Do not underestimate the help we can glean from our older relatives, especially our mothers. All the tribulations we see as so important have also passed through their hands, even though we view our own troubles as monumental and wholly singular. You can be assured that whatever you are feeling and thinking now, your mother has considered it also and come through to be the woman she is today. Do you not see what a boon it is to have that wealth of experience at your fingertips?
Perhaps instead of croaking about your lack of privacy and need to do things for yourself, you could appreciate this elderly woman giving her time and limited energy to your home, so that it might be a comforting place for you to return each day. Perhaps she knows how much, in her youth, she would have loved to live more independently and not have so many household cares to keep her? Or perhaps she wishes to show you the fulfilment of running a home successfully? At present, she appears to be failing on both counts but I strongly suspect this failure is more your doing than hers.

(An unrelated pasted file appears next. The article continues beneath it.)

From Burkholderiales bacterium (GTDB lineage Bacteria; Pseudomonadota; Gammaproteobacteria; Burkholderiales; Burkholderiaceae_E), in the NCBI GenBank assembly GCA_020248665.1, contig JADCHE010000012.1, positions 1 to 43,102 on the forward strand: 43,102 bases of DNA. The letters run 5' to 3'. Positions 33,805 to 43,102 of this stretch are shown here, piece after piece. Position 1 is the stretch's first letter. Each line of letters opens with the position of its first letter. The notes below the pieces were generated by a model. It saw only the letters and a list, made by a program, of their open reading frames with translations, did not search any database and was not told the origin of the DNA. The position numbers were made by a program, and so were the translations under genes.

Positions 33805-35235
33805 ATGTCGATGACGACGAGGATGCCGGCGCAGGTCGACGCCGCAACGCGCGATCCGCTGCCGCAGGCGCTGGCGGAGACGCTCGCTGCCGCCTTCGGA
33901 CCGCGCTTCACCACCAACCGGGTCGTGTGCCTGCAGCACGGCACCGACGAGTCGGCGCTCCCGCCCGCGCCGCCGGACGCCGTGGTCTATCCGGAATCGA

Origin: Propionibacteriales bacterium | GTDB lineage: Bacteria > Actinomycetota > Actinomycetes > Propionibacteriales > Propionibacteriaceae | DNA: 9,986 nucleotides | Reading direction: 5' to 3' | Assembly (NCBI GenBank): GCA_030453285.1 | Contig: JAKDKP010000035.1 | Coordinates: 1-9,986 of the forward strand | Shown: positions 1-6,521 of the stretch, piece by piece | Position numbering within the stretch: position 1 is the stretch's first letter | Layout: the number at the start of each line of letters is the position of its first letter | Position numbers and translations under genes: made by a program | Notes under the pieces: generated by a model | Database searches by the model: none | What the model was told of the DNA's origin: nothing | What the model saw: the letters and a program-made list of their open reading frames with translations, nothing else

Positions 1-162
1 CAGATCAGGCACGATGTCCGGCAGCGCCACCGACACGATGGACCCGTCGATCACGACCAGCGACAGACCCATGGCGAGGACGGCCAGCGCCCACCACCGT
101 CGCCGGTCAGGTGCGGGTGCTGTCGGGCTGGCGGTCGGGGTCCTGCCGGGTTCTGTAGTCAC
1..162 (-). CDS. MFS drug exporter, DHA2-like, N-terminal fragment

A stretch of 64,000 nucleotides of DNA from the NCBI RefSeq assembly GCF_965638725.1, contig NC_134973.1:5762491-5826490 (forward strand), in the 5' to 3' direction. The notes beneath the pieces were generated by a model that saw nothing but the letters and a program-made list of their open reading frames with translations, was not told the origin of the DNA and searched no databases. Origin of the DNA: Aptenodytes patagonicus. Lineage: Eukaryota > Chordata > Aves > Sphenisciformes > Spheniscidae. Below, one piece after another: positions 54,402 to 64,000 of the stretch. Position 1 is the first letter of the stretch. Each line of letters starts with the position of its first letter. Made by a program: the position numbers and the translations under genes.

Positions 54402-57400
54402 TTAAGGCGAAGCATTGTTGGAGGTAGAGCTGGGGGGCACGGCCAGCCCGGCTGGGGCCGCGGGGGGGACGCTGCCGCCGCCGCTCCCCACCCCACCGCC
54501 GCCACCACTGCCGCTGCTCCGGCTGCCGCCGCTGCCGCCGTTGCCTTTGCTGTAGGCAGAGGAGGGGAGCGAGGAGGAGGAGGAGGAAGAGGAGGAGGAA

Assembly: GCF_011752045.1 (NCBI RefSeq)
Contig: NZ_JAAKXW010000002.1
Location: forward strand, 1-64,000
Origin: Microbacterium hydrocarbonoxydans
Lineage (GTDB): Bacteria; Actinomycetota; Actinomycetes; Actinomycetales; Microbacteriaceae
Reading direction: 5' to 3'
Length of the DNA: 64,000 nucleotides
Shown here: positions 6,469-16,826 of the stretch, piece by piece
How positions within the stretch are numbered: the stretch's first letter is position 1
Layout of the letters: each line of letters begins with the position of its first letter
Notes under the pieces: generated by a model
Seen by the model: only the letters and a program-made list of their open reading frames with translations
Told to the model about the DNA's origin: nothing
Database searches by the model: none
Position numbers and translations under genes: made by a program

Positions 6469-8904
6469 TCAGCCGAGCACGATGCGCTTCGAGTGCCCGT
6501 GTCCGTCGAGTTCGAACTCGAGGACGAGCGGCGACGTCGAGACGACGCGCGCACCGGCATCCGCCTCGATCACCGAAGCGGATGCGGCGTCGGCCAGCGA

Open your heart as well as your ears and take time to listen. Time, my dear, not a few minutes as you undo the combs from your hair or remove your daywear. Proper time, spent listening to what she has to say, showing her that she matters and so her confidences also matter.
One more little note: You sign your name Penny, as if we were known to one another. Please use your full name of Penelope. It is a lovely name, associated with a beautiful and faithful woman. Do not abuse it unnecessarily, be aware of how you are perceived when you shorten a good name. If you present yourself as less than you can be, then be sure others will do the same.
E. Winters (Miss)
Amanda J Harrington